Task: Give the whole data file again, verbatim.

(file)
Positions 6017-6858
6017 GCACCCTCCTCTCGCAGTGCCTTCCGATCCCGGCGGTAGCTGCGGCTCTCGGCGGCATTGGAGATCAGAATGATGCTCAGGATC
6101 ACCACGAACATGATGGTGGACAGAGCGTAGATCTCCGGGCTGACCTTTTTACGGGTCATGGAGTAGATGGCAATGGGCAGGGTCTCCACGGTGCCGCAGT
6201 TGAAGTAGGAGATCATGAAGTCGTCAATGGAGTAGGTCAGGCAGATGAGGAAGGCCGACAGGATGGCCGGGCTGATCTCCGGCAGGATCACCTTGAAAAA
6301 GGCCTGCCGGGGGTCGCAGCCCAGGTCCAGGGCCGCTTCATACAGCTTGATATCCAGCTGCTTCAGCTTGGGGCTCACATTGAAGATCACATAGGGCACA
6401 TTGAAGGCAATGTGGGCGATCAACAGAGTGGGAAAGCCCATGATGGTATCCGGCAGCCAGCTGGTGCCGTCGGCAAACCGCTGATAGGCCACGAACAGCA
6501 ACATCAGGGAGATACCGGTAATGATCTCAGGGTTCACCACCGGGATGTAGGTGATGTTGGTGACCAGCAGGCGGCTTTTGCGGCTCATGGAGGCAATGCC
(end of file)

Positions 6017-6858
6017 GCACCCTCCTCTCGCAGTGCCTTCCGATCCCGGCGGTAGCTGCGGCTCTCGGCGGCATTGGAGATCAGAATGATGCTCAGGATC
6101 ACCACGAACATGATGGTGGACAGAGCGTAGATCTCCGGGCTGACCTTTTTACGGGTCATGGAGTAGATGGCAATGGGCAGGGTCTCCACGGTGCCGCAGT
6201 TGAAGTAGGAGATCATGAAGTCGTCAATGGAGTAGGTCAGGCAGATGAGGAAGGCCGACAGGATGGCCGGGCTGATCTCCGGCAGGATCACCTTGAAAAA
6301 GGCCTGCCGGGGGTCGCAGCCCAGGTCCAGGGCCGCTTCATACAGCTTGATATCCAGCTGCTTCAGCTTGGGGCTCACATTGAAGATCACATAGGGCACA
6401 TTGAAGGCAATGTGGGCGATCAACAGAGTGGGAAAGCCCATGATGGTATCCGGCAGCCAGCTGGTGCCGTCGGCAAACCGCTGATAGGCCACGAACAGCA
6501 ACATCAGGGAGATACCGGTAATGATCTCAGGGTTCACCACCGGGATGTAGGTGATGTTGGTGACCAGCAGGCGGCTTTTGCGGCTCATGGAGGCAATGCC